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Since the 2008 financial crisis, the UK’s productivity has fallen dramatically and now lags behind that of other European countries, most notably Germany. For this reason, the word “productivity” looms large in public policy discussions and has become the focus of complex debate. However, many find themselves hard-pressed to explain exactly what the term means. Mike Haynes provides a detailed examination of the concept, how it is used, and why it is held by economists to be so important in evaluating the health of modern economies.
Haynes maintains that too little attention is paid to why productivity grows or fails to grow in certain contexts as well as the difficulties involved in measuring its scope. Using a range of case studies to illustrate his points, Haynes examines how real world variables such as social welfare, automation and the reorganization of global and local economies interact with measurements of efficiency and output. Further, the book explores the competition in productivity between economically advanced countries in North America and Europe as well as uneven growth in less powerful economies. The book concludes by discussing whether growth in productivity is sustainable or whether productivity is, in fact, no longer the motor of economic growth that it once was and no longer the most appropriate economic indicator for modern economies.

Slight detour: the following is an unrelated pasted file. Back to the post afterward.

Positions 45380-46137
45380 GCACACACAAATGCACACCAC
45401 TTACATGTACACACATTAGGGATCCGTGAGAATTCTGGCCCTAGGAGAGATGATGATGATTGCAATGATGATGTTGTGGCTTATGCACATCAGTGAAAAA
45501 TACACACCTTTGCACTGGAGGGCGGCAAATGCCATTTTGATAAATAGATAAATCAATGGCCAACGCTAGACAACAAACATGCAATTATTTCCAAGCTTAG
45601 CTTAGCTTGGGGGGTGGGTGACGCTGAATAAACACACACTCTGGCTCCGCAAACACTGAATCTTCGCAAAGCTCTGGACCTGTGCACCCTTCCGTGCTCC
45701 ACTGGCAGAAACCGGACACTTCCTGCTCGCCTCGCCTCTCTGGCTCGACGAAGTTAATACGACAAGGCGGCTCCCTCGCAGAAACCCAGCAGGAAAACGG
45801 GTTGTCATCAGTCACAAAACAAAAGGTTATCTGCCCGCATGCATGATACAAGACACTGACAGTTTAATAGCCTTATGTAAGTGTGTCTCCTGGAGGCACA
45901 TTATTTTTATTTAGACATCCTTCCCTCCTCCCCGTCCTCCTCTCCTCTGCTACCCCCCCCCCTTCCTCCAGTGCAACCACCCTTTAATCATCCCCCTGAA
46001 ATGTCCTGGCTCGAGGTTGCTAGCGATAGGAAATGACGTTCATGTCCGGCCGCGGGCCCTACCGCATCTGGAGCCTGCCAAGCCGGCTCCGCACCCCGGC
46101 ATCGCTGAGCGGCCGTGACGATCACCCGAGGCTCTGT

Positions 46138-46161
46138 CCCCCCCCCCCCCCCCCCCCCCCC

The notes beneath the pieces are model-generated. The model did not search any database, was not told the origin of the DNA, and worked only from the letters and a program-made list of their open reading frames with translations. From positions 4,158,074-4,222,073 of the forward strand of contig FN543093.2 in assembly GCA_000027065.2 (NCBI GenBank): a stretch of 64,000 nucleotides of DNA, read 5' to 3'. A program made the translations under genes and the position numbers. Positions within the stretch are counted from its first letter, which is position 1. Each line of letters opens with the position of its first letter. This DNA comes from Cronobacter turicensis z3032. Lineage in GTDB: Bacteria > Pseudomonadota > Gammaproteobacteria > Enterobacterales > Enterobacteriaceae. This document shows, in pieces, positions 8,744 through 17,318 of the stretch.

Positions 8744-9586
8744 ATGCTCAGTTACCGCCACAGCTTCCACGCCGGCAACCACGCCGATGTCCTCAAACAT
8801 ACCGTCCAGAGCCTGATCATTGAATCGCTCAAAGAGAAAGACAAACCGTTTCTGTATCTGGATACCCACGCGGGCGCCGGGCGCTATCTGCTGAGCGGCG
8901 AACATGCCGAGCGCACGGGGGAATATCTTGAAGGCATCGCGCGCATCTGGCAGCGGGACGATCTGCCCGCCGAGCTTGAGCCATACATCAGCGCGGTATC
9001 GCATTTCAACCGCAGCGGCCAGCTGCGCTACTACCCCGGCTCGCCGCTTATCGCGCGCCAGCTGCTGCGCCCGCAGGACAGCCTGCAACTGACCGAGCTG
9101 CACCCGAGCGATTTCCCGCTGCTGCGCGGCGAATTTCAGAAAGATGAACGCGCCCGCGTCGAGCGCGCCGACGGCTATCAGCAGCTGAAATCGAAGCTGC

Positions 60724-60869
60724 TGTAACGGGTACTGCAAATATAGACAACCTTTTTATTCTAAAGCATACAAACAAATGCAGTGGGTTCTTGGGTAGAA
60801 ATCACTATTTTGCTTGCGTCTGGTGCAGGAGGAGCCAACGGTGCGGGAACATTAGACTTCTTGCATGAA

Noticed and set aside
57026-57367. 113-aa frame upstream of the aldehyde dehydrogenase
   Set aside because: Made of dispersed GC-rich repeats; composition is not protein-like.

Michael Haynes is Emeritus Professor of International Political Economy at the University of Wolverhampton.